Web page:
I found the encounters frustrating to no end. There are all sorts of cool little details in some of them and references to stairwells that go different places and so on. That can get me very excited when looking through an adventure. I REALLY like an OD&D feel: that strange and wondrous combination of whimsy and idiosyncratic which is impossible to mi/max rules lawyer your way through. It can make a player think they have no idea what is going on. That’s exactly what they SHOULD be thinking since this is a fantasy world and not a Victorian catalog of botany. Open a door and billowing choking fumes roll out of it followed by swarms of carnivores flies … now that’s what I call a portal to hell! Or sit in a chair that summons an invisible servant to do your bidding, or command the skeleton in a room; these are all great examples of cool little things that help bring a dungeon to life. Those are the kind of details I’m looking for to help me run a room. This is supplemented by allies in the dungeon. No, really, allies! There are slaves, prisoners, and actual damsels to be rescued! There are even mushrooms you can eat that not only DON’T kill you but also provide nourishment! Far,far too often published adventures contain only things that want to kill the players. All food items poison. All damsels are polymorphed demons. That kind of adversarial design discourages players from really exploring and getting in to things. Why rescue someone when you just KNOW it’s a doppleganger/demon/etc? Why eat a mushroom; it’s just gonna be a save or die … None of that here; it feels a lot more neutral and because of that a lot more fun to explore, I suspect. Both this adventure and Fallen Jarl features devils in it and the devils are well done. They tend to be the leaders and use their illusions well. The devils feel like the evil masterminds they are supposed to be, and all without the railroady DM bullshit that some modules use to make the point. They are done simply and well. Bravo! There is also a little hook nin the dungeon which could lead to a truly epic rivalry, reminding me a lot of the Galactic North SF story. It would be really cool for the party to encounter to rivalry over and over again, in song, person, or symptom, as they pursue the rest of the adventuring career.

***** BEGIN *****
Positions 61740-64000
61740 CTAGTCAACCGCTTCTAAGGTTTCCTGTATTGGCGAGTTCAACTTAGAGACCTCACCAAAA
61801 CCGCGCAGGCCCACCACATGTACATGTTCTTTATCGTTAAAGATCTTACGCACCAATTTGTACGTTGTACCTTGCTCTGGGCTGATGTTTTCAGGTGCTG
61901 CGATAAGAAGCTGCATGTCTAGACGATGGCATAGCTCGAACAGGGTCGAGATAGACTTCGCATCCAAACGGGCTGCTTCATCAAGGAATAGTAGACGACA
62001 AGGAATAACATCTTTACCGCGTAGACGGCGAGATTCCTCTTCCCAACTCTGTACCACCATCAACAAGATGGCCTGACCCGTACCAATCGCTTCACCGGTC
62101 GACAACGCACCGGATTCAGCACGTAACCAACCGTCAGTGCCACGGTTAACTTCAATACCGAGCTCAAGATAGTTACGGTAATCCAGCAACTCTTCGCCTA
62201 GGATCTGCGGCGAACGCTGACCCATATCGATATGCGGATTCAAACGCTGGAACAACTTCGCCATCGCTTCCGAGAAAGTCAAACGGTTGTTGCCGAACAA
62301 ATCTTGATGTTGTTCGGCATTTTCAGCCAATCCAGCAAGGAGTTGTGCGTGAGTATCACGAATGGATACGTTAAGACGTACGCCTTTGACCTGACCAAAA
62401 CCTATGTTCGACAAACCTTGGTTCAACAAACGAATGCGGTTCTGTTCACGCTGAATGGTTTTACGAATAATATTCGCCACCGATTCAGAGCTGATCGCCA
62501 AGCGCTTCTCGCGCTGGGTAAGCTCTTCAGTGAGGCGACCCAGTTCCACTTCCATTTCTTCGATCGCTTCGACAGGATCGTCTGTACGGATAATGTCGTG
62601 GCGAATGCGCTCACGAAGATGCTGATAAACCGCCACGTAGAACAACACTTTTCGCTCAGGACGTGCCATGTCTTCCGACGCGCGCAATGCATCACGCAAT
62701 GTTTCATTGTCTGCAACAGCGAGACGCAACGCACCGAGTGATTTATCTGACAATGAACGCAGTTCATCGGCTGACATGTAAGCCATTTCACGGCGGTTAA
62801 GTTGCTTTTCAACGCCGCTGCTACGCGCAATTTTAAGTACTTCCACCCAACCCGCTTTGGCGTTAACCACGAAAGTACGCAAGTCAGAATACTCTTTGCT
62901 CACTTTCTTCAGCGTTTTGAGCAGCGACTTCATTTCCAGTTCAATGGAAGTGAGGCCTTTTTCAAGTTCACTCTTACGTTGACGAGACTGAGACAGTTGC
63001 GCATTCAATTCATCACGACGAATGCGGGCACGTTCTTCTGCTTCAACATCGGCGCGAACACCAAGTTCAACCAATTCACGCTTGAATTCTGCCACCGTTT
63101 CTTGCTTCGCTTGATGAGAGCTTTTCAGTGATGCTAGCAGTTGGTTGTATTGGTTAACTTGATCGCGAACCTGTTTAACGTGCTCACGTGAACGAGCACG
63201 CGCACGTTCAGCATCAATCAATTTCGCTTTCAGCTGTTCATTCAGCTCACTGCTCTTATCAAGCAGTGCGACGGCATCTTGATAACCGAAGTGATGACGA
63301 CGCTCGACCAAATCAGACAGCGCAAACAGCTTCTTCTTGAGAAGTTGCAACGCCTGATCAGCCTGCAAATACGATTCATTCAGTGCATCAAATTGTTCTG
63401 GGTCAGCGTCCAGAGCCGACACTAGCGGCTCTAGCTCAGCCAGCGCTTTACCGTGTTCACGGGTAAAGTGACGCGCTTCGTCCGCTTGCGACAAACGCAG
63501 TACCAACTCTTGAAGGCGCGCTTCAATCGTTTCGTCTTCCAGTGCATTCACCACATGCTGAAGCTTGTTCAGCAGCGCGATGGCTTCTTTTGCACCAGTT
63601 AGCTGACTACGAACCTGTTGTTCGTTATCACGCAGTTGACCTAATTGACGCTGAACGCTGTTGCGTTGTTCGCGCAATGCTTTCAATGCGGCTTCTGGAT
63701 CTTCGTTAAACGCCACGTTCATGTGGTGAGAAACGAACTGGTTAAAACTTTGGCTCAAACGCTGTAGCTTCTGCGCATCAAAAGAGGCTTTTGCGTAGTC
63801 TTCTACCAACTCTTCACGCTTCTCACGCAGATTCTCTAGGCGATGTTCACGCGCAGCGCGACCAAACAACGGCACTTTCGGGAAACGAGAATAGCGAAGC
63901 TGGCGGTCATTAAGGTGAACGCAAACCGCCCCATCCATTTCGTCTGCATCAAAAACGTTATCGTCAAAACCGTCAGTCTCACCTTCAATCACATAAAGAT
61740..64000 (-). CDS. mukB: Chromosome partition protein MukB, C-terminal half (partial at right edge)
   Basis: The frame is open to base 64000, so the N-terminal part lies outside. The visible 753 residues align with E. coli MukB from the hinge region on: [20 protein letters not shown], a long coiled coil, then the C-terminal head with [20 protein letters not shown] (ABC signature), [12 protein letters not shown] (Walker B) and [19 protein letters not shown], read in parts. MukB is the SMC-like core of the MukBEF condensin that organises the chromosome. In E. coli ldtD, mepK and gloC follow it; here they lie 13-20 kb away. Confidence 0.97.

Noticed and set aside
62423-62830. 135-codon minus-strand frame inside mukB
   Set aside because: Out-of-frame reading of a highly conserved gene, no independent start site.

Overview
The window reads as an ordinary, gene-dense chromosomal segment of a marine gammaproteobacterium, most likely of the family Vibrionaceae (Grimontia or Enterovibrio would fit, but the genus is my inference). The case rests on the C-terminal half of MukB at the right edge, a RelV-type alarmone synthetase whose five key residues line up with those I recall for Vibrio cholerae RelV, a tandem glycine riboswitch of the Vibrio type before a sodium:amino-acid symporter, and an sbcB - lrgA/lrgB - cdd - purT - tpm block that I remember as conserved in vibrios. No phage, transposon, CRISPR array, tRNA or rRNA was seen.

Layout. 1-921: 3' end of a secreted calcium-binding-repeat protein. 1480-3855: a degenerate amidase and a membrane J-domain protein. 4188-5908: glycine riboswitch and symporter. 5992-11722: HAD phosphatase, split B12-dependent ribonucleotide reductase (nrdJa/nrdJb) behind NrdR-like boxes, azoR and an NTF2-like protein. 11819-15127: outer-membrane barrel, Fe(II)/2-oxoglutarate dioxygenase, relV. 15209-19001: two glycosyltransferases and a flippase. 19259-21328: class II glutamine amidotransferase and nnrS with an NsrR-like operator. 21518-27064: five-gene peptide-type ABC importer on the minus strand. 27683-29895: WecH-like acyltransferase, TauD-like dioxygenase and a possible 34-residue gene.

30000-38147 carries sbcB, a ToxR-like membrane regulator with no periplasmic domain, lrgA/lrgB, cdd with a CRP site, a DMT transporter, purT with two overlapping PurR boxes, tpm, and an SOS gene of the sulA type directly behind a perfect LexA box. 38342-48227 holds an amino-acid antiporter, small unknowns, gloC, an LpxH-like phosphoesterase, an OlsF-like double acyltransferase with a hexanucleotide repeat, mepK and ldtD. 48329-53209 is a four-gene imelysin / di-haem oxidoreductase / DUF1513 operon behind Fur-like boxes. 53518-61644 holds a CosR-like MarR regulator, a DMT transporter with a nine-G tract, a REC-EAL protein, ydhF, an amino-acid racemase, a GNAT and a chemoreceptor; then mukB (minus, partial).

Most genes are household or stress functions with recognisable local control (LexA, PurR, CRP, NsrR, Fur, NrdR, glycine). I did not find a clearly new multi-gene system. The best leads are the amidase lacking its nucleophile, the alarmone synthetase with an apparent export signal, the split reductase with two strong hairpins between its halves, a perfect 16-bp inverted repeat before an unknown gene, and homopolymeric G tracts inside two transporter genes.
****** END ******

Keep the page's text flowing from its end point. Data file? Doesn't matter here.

But those tend to the exceptions to the rule. There are a LOT of guard rooms in this place. That’s not really a problem. The problem is that the guard rooms tend to be boring. Another guard room with gnolls. Another guard room with evil dwarves. And guard room with the Black Watch. Zzzz… The room holds six duergar. They are armed with blah. They are armored with blah. Their leader is blah. He is armed with blah. He wears blah. There are coils of rope and fishing nets in the room. Repeat. Repeat a LOT. There is also a scattering of other rooms with creatures that can be boring also. The rooms need to be spiced up a little. Not all of them, but some. They need some variety. They could also use a better Order of Battle. These guys are supposed to smart and led by a genius; how they respond to the players incursion could be more laid out, which would be a great help in running it. The mundane treasure is generally well done, with good descriptions of the items. The magic items tend to be generic book items spiced up with a few special weapons, like a sword that does extra damage to fey, or frost-brands, or swords of wounding. I appreciate the extra details but they could have used a little more. Maybe a bit more description or a little more unusual effects for some of them. That kind of detail can turn Just Another Item in to a treasured item a player keeps long after it’s game usefulness ends.
There are at least three modules in this seres: Where the Fallen Jarl Sleeps, this one, and Stormcrows Gather. As I work my way through these modules (Stormcrows should appear next) they are growing on me quite a bit. The production values, which I don’t usually comment on, are top notch. I’m guessing this is donated time by the Dragonsfoot collaborators and they’ve done a fabulous job. The series proper is a good one, each one building the shared mythology of the Land of Song. Despite my mocking of the Northmen this is a very good series; one of the best, free or otherwise. My problems with them relate specifically to the ‘be a hero hook’ and my perceived view of the encounters being a little relentlessly monotonous at times. Yet more Undead in Jarl, or Yet Another Gnoll/Dwarf room in Towen. If you want vikings, or a human-centric campaign, then the series would ratchet up quite a bit.